Bill Cosby won a favorable pre-trial court ruling related to the sexual assault case against him in Philadelphia, where a jury trial is scheduled for June.
On Friday, Judge Steven T. Oneill of the Court of Common Pleas of Montgomery County, Pennsylvania denied the motion of the prosecutors to call all the 13 accusers during the jury trial. He only allowed one accuser together with the complainant in the lawsuit.
In his ruling, Judge O’Neill wrote that he made the decision to permit only one accuser to testify in the trial after conducting a “sedulous analysis of the
proposed evidence under both the common plan, scheme and design and absence of mistake exceptions and a careful balancing of the probative value of the other acts of evidence and prejudice to the defendant.
The prosecutors will be able to present the testimony of the accuser, who was identified as “Kacey” by the media and “prior Alleged Victim Six” in court documents, regarding Cosby’s “prior bad acts.”
Cosby faces three counts of aggravated sexual assault
Cosby is facing three counts of aggravated sexual assault charges connected to the 2005 allegations by Andrea Constand, a Canadian and former employee at Temple University. She alleged that Cosby drugged and sexually assaulted her. Cosby argued that his encounter with her was consensual and pleaded not guilty.
Bruce Castor, the former District Attorney of Montgomery County, did not file criminal charges against Cosby in 2005 because the evidence against him was not enough. Constand filed a civil case against the comedian and eventually settled for an undisclosed amount and a confidentiality agreement in 2006.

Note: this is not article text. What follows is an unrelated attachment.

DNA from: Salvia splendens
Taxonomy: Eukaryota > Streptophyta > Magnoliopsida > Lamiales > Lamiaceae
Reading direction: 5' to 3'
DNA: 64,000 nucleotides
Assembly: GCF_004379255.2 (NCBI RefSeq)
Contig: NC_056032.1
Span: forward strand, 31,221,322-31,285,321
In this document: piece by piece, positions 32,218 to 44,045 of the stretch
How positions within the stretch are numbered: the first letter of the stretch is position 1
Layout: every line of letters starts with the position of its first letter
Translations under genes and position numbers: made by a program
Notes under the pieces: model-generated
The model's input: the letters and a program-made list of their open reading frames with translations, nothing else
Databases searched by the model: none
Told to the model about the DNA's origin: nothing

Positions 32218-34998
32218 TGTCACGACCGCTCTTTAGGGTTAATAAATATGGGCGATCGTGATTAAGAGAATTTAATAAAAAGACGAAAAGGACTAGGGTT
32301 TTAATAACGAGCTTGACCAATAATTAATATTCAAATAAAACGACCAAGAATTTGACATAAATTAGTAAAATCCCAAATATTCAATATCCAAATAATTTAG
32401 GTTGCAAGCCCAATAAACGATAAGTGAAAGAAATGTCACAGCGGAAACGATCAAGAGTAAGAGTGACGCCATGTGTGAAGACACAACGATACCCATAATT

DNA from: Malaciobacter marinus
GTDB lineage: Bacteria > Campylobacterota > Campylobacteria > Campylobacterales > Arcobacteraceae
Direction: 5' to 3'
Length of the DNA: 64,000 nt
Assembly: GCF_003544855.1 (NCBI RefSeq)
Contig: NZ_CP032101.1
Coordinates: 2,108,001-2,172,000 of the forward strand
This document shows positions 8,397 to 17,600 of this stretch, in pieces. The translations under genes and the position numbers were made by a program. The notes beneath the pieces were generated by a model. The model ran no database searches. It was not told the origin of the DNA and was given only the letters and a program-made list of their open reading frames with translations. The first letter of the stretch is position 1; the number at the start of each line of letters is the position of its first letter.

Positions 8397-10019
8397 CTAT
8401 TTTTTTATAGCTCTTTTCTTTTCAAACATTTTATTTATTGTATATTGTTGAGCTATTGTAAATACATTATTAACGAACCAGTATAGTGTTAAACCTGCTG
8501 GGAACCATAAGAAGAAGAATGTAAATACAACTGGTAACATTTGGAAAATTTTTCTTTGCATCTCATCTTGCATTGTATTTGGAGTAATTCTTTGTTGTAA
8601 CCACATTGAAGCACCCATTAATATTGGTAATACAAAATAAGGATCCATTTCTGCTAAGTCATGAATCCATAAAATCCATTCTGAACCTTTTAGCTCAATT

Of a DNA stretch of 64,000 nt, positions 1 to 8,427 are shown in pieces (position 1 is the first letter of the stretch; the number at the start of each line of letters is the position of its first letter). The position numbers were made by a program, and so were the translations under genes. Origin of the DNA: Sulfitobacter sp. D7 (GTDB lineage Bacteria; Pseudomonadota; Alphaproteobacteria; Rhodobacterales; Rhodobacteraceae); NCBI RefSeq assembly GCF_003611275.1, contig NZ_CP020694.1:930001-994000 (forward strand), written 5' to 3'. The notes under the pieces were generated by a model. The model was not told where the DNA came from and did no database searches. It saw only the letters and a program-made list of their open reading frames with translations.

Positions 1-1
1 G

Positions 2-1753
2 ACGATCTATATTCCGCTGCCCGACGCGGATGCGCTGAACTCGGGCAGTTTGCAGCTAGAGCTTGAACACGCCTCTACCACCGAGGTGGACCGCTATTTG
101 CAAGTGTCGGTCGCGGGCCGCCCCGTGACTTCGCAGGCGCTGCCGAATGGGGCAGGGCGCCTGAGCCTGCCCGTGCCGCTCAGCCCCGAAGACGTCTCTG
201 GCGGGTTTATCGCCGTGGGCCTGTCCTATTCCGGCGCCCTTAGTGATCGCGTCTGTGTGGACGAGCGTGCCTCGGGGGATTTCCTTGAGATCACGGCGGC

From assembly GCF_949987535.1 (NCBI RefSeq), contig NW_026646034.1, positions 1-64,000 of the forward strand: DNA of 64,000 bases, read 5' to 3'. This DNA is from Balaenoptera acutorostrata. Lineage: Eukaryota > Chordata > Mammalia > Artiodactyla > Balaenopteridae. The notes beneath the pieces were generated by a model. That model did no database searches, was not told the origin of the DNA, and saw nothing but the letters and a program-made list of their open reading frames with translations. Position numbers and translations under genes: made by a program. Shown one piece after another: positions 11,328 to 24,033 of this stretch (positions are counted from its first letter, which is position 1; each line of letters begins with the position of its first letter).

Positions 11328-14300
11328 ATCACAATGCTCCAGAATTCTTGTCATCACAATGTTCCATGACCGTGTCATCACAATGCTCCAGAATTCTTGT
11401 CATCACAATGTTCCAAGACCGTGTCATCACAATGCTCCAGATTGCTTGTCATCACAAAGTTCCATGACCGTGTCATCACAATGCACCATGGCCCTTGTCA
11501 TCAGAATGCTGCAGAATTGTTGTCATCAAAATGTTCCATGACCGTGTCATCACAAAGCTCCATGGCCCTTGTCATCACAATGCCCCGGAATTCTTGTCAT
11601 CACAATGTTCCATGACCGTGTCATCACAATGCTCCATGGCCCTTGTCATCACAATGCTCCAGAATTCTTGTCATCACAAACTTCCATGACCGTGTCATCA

In December 2015, Montgomery County District Attorney Kevin Steele filed the sexual assault charges against Cosby based on his belief that he has new evidence against him. Cosby’s legal team asked the court to throw pieces of key evidence in the case citing the reason that their client has rights against self-incrimination. Steele’s new evidence against the comedian included his deposition in the 2005 civil case filed by Constand and the transcript of the secretly recorded telephone conversation between Cosby and Constand’s mother.
Comments about the ruling
In a statement, Steele said the court’s decision on Friday “is important as the jury will now be allowed to assess evidence that is relevant to establishing a common plan, scheme and design of sexual abuse.”
Stuart Slotnick, a criminal defense attorney in Philadelphia, told USA Today that the Judge O’Neill’s ruling is a “huge win for Cosby.”
“The prosecution wanted to parade in an army of witnesses saying that what happened to (Constand) happened to me and thereby infer that he must have committed a crime in (the Constand) case. They want to gloss over the major deficiencies in the complainant’s story by focusing on another case.When they bring in only one person, it’s much easier for the defense to say this is a copycat allegation, he’s a celebrity target of this kind of thing,” said Slotnick.
On the other hand, Dennis McAndrews, a former prosecutor said, “It’s a mixed decision. The positive for the defense is that they only have to test the credibility of two people as opposed to a what I consider a critical mass of four or more.”
He added, “Once you get four or more, the optics and the psychology of attacking that many people becomes dramatically different — it’s much easier for a jury to disbelieve two rather than four or more.”
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